This information about where your actual customers are coming from can help you adjust your promotion efforts and focus your attention on areas likely to produce results while minimising time spent on less effective activities. This may involve the realisation that chatting on the forums for hours is actually not effective promotion (depending on the nature of your shop) but is a form if procrastination/just a fun activity, which can be inconvenient to admit ;) I think this is an important point though- many newbies get burnt out and they feel like they're working hard 'promoting' but getting nowhere, despite spending hours and hours on it. Many times, this is because they're promoting in an ineffective way or to the wrong audience (although sometimes it can be because their photos etc need work. See this self-critique article for help with that).
This is a critical point for trying to set things up so that you are 'working smarter' - you need to work out where to direct your effort. Think about each action you take and ask yourself whether it is the best thing you could be doing with that time. Which is likely to be more productive in growing your business- spending a second hour chatting on the etsy forums or using that time to compose emails that you can send out to 5 magazines that might be interested in featuring your work?
Another helpful concept to keep in mind here is that of reaching a plateau- I think it can be useful to make an appearance in the etsy forums, for example, and to read up on the useful information there and find out about any promotional opportunities. However, spending another 3 hours there is likely to be of little benefit and could be better spent elsewhere. The same principle also applies to many other activities (I know some people fall into a social networking trap and get stuck on twitter for hours at a time).
So as well as working out what is important, you also need to think about how long you should spend on those activities, and keep an eye on how you divide your time.
Molded Melting Clock by PragmaticEffects
Here are some useful tools to help you keep track of the time you spend on activities, and resources for helping you to break the procrastination cycle (in case you're someone who pops into the forums and then realises four hours have passed!). I mainly use these when I'm working on my thesis, but hopefully they'll be helpful for others too:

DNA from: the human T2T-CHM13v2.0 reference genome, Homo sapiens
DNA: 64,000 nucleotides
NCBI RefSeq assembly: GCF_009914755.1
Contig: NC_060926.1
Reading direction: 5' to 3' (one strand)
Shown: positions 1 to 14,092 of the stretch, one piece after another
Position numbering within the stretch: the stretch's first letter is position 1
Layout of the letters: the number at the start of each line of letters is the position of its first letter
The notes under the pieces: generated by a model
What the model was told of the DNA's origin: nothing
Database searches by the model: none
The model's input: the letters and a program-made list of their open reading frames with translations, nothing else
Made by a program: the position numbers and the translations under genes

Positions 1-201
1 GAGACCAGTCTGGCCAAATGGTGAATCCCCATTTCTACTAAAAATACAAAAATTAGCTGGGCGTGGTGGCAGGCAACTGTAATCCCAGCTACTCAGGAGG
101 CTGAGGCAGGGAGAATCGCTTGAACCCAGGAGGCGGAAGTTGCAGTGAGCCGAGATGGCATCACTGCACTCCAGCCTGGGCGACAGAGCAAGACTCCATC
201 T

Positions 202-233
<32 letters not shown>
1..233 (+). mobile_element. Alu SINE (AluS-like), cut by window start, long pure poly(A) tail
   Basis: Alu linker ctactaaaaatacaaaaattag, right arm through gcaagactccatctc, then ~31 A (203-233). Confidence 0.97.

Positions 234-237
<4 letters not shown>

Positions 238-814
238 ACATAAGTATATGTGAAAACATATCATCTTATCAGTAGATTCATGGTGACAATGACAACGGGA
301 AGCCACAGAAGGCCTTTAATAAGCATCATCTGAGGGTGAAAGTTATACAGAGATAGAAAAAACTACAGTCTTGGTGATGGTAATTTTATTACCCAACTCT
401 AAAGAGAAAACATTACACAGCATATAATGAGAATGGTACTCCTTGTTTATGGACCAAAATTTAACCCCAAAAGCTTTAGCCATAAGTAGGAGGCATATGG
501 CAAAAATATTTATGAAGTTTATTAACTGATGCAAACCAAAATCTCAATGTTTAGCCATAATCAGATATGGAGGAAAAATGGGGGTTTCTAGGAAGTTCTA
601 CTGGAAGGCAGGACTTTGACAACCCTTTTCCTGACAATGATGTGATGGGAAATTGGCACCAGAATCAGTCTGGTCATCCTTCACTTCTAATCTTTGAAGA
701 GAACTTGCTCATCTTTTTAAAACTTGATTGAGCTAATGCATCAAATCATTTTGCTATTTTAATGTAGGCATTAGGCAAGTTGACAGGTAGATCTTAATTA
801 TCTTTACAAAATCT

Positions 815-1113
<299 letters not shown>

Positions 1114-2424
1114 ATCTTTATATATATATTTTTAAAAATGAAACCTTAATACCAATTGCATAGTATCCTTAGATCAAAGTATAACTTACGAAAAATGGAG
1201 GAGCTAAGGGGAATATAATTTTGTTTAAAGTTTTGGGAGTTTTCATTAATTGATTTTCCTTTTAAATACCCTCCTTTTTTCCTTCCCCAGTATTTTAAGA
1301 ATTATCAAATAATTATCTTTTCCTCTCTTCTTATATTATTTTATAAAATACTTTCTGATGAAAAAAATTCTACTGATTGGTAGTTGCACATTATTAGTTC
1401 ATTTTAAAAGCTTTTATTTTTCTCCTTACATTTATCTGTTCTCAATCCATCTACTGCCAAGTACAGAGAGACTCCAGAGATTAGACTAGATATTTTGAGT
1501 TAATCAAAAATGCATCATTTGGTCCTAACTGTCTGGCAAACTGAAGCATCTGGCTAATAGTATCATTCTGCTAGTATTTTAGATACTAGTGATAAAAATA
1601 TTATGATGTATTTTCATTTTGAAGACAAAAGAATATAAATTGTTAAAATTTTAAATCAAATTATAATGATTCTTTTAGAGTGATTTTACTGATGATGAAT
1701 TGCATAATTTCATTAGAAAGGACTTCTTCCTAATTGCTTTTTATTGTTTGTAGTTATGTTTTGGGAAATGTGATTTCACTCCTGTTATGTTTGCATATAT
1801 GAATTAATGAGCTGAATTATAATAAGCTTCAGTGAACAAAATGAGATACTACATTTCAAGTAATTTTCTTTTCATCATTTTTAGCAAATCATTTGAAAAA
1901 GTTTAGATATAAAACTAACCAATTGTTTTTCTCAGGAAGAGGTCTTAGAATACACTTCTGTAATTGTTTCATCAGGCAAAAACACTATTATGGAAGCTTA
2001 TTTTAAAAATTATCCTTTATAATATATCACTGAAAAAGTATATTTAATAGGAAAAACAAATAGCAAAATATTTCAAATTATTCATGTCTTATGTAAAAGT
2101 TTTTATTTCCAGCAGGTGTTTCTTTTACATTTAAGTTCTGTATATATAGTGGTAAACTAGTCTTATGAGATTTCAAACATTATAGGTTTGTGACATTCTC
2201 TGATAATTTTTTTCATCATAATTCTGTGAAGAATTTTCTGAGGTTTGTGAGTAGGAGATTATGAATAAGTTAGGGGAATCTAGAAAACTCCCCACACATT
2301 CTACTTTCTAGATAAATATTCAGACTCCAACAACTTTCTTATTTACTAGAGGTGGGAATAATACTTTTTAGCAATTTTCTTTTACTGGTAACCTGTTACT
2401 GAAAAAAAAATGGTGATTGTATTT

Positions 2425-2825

- Timers can be very useful. I have my homepage set to an online timer so that I remember to start it!
- It can be a good idea to set different times of day for different tasks using a diary or calendar
- KeepMeOut- this is a great website that allows you to block certain URLs for certain lengths of time by creating special bookmarks. You can set it up to block a site or warn you if you have visited it too recently.
- RescueTime is sort of similar but much more sophisticated. RescueTime tracks the amount of time you spend on different activities (including work) and you can set it to block only certain categories of website- those that you have set as most distracting. The program graphs the time you spend on each kind of task/site (warning- sometimes you don't actually want to know how much time you waste!).
- stickK is a cool site if you're trying to achieve a particular goal. You can make others aware of your goal as a way of making it public so that you're more likely to achieve it, and you can set up consequences if you don't finish the task on time- eg donating money to charity
Be more efficient- some more ideas
Love Bird Studs by redpoppyaccessories
Just a couple more ideas to consider...
Work on setting up your social networks properly. If you spend time in the beginning estabishing a large, targeted following, this will save you a lot of time and effort in the future. A couple of tweets to 2000 followers might be just as effective as 50 tweets to only 100 followers! Some ideas for building up your following (and finding the right audience) can be found here.
Scheduling some of your social networking and setting up automatic posts can also be a smart move. Work while you sleep! You can do this for facebook, twitter and blogs.
6 Handmade Cold Process Soaps by innerearthsoaps
When you've become an efficient etsy machine, don't forget to buy yourself some nice things! Maybe you could even go and have a chat in the forums... ;)
South Sea Shell Pearl and Sterling Silver Earrings - Mercurial by RealisationCreations
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Please share your efficieny and anti-procrastination tips below- I'm always looking for more ideas on this subject!